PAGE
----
Most people understand that to stay physically fit, you need to follow specific health guidelines: eat nutritious food, strengthen your muscles, and do cardio exercise several times a week. Just as our bodies need exercise to stay fit, research shows that our brains also need exercise. Also known as “cognitive stimulation,” brain exercise is essential to maintain optimal health and performance, or “cognitive resilience.” Again, much like our bodies, keeping our brains fit with cognitive stimulation becomes increasingly important as we age.
Healthy senior living habits include considerations for long-term mental health. In November 2019, The Wall Street Journal reported research findings that “around 35 percent of dementia cases might be prevented if people do things including exercising and engaging in cognitively stimulating activities.” Additionally, in 2020, Stanford Medicine neurologists advised that “cognitive stimulation has also been shown to be an effective habit for preserving cognitive degeneration.”
HOW FIT MINDS PreventS Cognitive Degeneration in Seniors
“When we don’t use our brains, we begin to lose synaptic connections,” explains Janet Knupp, the President and CEO of Fit Minds, an organization that provides cognitive stimulation therapies for older adults and individuals living in senior communities. “If I sit around on a sofa and don't exercise, my body will atrophy. Our brains are no different. It really is a matter of use it or lose it.” Janet witnessed the benefits of cognitive stimulation firsthand after her mother was diagnosed with Lewy body dementia, which can affect behavior, mood, memory, and cognition. Her mother’s experience inspired Janet to launch Fit Minds in the United States in late 2016.
One of the key challenges Fit Minds faced in rolling out their services was identifying the right community partners. “When we were getting started, we knew we needed partners who also understood that cognitive and psychosocial well-being should be valued as much as physical well-being,” Janet said. Then she met Katie W., national life enrichment director with The Goodman Group.
“Fit Minds’ evidence-based approach to cognitive stimulation is what initially resonated with me,” explains Katie. “Over the course of my career, I’ve vetted many cognitive health platforms, and there are some fun ones out there, but Fit Minds’ research-backed assessments make it easier for individuals, their families, and their caregivers to track progress, and that’s what really drew them to me.”
Exercising the Five Key Areas of Cognition
According to Fit Minds’ research, there are five key areas of cognition that need to be engaged for ongoing optimal brain performance: language and music; visual/spatial orientation; memory; critical thinking; and computation. “Crossword puzzles and trivia only engage long-term memory,” Janet explains. “They don’t expose you to new content, which is what creates new synaptic connections.”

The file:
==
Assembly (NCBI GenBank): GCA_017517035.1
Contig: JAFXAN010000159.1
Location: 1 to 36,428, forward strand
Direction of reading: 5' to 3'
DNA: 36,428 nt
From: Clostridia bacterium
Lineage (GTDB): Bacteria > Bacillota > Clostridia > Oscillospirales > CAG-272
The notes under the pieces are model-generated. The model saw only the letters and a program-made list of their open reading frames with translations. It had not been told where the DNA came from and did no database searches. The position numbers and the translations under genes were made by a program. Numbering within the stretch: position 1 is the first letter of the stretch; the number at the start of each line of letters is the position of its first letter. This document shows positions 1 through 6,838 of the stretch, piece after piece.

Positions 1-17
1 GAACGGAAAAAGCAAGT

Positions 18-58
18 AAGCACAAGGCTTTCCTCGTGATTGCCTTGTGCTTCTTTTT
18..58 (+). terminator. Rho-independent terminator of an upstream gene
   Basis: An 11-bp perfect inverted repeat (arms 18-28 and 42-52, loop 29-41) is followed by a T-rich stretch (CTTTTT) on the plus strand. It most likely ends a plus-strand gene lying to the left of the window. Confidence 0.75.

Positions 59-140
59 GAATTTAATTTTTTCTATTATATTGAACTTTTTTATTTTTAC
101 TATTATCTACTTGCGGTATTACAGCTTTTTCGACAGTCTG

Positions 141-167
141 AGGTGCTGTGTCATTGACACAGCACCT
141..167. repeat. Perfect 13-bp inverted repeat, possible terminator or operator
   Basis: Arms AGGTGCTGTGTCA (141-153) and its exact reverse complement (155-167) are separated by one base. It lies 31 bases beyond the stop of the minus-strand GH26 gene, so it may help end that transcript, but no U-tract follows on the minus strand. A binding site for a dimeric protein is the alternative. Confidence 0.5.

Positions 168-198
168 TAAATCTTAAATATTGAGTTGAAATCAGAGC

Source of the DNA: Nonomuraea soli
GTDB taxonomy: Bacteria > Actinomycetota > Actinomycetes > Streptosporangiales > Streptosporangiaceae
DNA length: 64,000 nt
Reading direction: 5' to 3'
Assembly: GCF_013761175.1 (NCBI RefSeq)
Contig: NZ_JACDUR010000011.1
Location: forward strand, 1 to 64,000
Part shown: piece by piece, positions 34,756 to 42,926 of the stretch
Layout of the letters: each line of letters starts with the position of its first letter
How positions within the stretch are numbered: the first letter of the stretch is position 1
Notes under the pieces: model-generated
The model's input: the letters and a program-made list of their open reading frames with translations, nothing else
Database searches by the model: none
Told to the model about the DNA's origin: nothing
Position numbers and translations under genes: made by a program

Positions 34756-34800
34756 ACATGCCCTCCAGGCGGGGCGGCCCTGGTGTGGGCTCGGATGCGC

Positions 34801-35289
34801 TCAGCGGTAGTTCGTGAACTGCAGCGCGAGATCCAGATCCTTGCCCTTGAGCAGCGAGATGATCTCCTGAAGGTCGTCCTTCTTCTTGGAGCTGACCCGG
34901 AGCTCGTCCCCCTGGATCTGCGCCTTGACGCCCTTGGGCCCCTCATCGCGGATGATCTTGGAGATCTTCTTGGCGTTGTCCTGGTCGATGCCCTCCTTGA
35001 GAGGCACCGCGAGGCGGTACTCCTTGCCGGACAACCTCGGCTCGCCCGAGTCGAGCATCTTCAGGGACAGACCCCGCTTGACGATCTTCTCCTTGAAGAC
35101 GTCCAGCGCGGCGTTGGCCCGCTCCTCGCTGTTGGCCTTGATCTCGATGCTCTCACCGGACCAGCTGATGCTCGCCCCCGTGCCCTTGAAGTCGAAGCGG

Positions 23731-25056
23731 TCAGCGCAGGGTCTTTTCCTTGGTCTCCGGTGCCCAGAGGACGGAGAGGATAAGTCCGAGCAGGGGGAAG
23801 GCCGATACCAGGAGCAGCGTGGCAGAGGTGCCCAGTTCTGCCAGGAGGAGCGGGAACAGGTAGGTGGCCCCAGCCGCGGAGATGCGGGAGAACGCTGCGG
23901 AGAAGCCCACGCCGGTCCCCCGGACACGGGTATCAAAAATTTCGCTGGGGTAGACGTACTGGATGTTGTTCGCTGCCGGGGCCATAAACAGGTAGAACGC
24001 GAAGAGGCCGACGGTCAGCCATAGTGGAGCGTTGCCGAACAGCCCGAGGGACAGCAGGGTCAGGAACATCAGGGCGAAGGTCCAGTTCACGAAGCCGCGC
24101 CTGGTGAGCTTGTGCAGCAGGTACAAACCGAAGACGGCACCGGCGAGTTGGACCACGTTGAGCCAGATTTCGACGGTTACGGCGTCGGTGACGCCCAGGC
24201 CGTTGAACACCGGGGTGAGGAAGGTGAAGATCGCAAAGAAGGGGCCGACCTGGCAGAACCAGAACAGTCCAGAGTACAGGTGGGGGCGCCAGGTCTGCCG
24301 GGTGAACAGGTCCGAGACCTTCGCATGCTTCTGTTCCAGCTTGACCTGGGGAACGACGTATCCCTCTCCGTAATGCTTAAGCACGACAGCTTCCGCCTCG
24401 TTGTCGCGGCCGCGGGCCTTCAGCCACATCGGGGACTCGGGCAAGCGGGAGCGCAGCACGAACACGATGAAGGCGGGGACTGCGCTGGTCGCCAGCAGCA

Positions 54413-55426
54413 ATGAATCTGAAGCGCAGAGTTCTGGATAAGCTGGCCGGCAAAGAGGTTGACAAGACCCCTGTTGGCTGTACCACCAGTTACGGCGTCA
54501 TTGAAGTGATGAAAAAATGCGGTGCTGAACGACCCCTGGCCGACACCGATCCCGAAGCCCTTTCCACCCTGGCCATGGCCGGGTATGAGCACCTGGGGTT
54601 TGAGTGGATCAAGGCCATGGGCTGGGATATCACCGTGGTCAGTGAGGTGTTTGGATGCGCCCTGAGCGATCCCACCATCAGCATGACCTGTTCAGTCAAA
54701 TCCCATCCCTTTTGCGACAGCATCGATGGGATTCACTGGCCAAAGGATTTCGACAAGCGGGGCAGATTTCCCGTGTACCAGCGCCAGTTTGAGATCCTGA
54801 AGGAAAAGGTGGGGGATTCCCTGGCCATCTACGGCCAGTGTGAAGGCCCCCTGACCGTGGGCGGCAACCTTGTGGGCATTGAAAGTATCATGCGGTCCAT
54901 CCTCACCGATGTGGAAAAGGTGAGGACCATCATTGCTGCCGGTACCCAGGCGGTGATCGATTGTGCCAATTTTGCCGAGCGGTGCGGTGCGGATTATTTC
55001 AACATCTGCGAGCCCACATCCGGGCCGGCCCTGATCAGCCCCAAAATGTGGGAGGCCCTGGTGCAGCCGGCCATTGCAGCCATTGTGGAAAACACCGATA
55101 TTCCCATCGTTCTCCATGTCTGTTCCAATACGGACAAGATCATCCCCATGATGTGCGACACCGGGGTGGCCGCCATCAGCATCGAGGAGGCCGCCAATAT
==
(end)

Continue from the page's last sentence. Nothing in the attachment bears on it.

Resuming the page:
That’s why each Fit Minds program session, facilitated by a trained team member, has multiple learning goals, which target each of the five areas of cognition. It might start with a breathing exercise to warm up the body before next asking participants to discuss capitals of the world. Next, they may solve a visual or word puzzle, a math problem, or even write a poem. These activities are designed to be done individually or in groups throughout the week to engage all five key areas.
“Individuals are becoming more discerning about the need to keep their brains fit," Janet says. "We talk a lot about mental stimulation and meaningful engagement. I have seen this work magic in changing the quality of life for seniors and their families.” She especially loves when families get involved in the curriculum. “Mom and I used to go to exercise class together, and we always laughed and had fun. Staying healthy should be fun.”
Staying Cognitively Stimulated During Covid-19
Cognitive stimulation has been more important for seniors over the last year than ever before. In lieu of not being able to always gather in groups due to safety protocols, team members at The Goodman Group managed communities have adjusted the curriculum in creative ways. Katie explains, “I’ve heard of teams bringing worksheets out with breakfast and dialing into a group call, or returning the completed activity worksheet later in the day.”
For communities, caregivers, and residents, prioritizing cognitive training has helped to alleviate sources of stress. “How can we help residents maintain their optimal level of well-being?” asks Katie. “That's really been the question. In the midst of navigating social distancing guidelines, we don’t want anyone to feel cognitively isolated. We wanted them confident that after this is over, they’ll be just as sharp and capable as they were pre-pandemic.”
Like any form of exercise, finding individual preference is the key to success and sustainability. Tammy D., life enrichment director at Regal Palms at The Palms of Largo says, “Regal is facilitating Fit Minds as an in-room activity [during COVID]. The residents appreciate the ability to continue with this program on their own and they really enjoy it. When we are back to ‘normal’ we plan to bring back the group setting along with the ‘take and go’ for those who prefer to participate on their own. Our Fit Minds group has grown in spite of the pandemic!”
“Our goal is to keep our residents healthy and stimulated,” says Katie. “Intellectual wellness is part of the culture here, and Fit Minds has helped us build on that culture.”